Aperture is one of the three corners of the exposure triangle. Along with shutter speed, it controls how much light gets through the lens and onto the recording medium (chip or film) in the back of your camera. The shutter controls how long the medium is exposed, and the aperture (also known as f-stop) controls how much light gets through the lens to begin with.


The aperture is an iris valve inside your lens. As a simple understanding of physics might imply, opening it way up lets a lot of light in, and closing it down to a tiny hole keeps things pretty dark inside your camera.


The tricky part is remembering that as the f-number goes up, the hole gets smaller. The system seems counterintuitive, but it actually works when you’re trying to calculate EV using math.




The main reason for aperture adjustments is to compensate for the other two points on the triangle, especially shutter speed). Often in low light situations – such as this picture of a museum exhibit – I find myself opening the aperture as wide as I can get it so I don’t end up with a shutter so slow that the image ends up ruined by camera shake.

Nikon D7000, 50mm, 1/160, F/1.8, ISO 1250 (see blog entry)

At the opposite end of the shutter speed range, a narrow aperture is your best friend if you’re working in bright light but you need to slow the shutter down to capture some motion blur.

Nikon D3000, 10.5mm, 1/10, F/22, ISO 100, adjusted (see blog entry)

Like the other two controls, however, aperture has another effect. A wider f-stop leads to a narrower depth of field. Let’s have a look at how that works when photographing a line of Teletubbies.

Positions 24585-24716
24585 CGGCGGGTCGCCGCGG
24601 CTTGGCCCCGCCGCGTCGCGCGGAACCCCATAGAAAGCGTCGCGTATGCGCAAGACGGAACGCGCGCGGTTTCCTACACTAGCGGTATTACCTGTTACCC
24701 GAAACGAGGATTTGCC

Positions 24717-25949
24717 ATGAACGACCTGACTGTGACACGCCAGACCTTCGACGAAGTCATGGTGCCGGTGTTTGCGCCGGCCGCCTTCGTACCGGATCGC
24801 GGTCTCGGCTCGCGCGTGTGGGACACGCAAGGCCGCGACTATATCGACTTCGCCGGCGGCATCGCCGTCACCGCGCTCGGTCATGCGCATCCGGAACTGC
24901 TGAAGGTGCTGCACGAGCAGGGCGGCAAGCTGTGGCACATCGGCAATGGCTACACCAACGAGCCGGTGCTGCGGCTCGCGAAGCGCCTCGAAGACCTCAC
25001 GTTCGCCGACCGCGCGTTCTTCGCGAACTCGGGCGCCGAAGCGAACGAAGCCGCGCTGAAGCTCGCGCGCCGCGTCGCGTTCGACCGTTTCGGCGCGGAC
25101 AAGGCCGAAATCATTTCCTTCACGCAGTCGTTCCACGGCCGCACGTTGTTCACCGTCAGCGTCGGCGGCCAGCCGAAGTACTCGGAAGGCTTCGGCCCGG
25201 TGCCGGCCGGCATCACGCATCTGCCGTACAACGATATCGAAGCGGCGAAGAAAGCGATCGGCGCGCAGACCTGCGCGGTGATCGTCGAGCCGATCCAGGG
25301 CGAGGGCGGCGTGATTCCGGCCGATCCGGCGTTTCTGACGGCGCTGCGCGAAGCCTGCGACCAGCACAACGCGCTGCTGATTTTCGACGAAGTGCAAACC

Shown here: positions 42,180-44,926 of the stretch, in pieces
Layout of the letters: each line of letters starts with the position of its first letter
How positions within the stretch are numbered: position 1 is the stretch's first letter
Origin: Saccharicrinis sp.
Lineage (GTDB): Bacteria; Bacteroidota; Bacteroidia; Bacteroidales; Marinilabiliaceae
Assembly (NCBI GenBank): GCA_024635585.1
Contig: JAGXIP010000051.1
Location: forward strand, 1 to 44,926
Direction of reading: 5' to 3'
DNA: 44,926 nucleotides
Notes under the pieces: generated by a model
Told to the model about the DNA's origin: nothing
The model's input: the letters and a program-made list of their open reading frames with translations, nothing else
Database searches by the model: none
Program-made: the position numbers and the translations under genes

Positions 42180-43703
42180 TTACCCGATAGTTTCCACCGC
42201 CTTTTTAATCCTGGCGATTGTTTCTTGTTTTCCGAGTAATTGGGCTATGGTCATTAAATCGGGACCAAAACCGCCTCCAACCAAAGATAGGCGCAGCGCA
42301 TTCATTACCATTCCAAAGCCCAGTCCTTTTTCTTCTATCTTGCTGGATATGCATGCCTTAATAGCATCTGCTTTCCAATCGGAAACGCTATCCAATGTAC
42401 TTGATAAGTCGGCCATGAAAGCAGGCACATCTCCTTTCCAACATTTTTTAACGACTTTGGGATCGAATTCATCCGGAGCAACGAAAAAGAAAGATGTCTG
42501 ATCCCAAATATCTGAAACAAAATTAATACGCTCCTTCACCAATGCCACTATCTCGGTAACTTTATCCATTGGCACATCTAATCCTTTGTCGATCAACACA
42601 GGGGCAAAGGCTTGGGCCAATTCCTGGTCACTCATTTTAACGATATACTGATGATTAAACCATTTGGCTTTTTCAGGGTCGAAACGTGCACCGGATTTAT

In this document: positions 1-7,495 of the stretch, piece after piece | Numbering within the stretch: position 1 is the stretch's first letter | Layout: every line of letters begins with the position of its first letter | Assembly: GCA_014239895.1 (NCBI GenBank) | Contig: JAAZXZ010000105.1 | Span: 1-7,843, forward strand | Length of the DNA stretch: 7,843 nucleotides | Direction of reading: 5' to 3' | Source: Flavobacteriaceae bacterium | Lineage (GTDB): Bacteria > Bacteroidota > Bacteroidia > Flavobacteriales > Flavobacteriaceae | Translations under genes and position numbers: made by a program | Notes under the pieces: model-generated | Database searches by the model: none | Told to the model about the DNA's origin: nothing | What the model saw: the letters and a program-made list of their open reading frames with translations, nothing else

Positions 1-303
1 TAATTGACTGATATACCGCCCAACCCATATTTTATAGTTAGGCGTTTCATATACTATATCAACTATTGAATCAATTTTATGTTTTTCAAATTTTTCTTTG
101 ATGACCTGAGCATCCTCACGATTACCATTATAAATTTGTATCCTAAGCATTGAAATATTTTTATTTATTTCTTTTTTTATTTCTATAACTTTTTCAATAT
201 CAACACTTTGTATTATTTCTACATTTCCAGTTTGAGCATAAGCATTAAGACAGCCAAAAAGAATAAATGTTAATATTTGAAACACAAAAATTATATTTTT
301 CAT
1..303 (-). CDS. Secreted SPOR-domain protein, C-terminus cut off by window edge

In order to get control over my aperture, I start by putting my camera in aperture priority mode. This lets me manually set the aperture and tells the camera to automatically adjust the other controls to compensate.

Nikon D7000, 50mm, 1/320, F/1.8, ISO 100

With the aperture opened as wide as it will go, I can keep only part of the shot in focus. Indeed, the depth of field is so narrow that when I focus on the red one’s face, I’m starting to lose his (her? its?) arms and legs. And of course at the back of the shot the purple one is a complete blurry mess.


In easy-to-remember terms: the wider the aperture, the narrower the depth of field.

Nikon D7000, 50mm, 1/2, F/22, ISO 100

Now let’s move to the opposite end of the aperture range. When I close down to f/22, my depth of field becomes much wider. Now I can get all four of my subjects in focus (maybe losing just a bit on the purple one). Note that when I “stop down” to a narrower aperture, the camera compensates by decreasing the shutter speed to let more light through.


So the rule here is the flip-flop of the last one: the narrower the aperture, the wider the depth of field.

For more examples of how aperture affects light and depth of field, have a look at these entries in The Photographer’s Sketchbook blog.


You’ll also find plenty of links to further information about aperture on the “Camera Controls” board on Pinterest.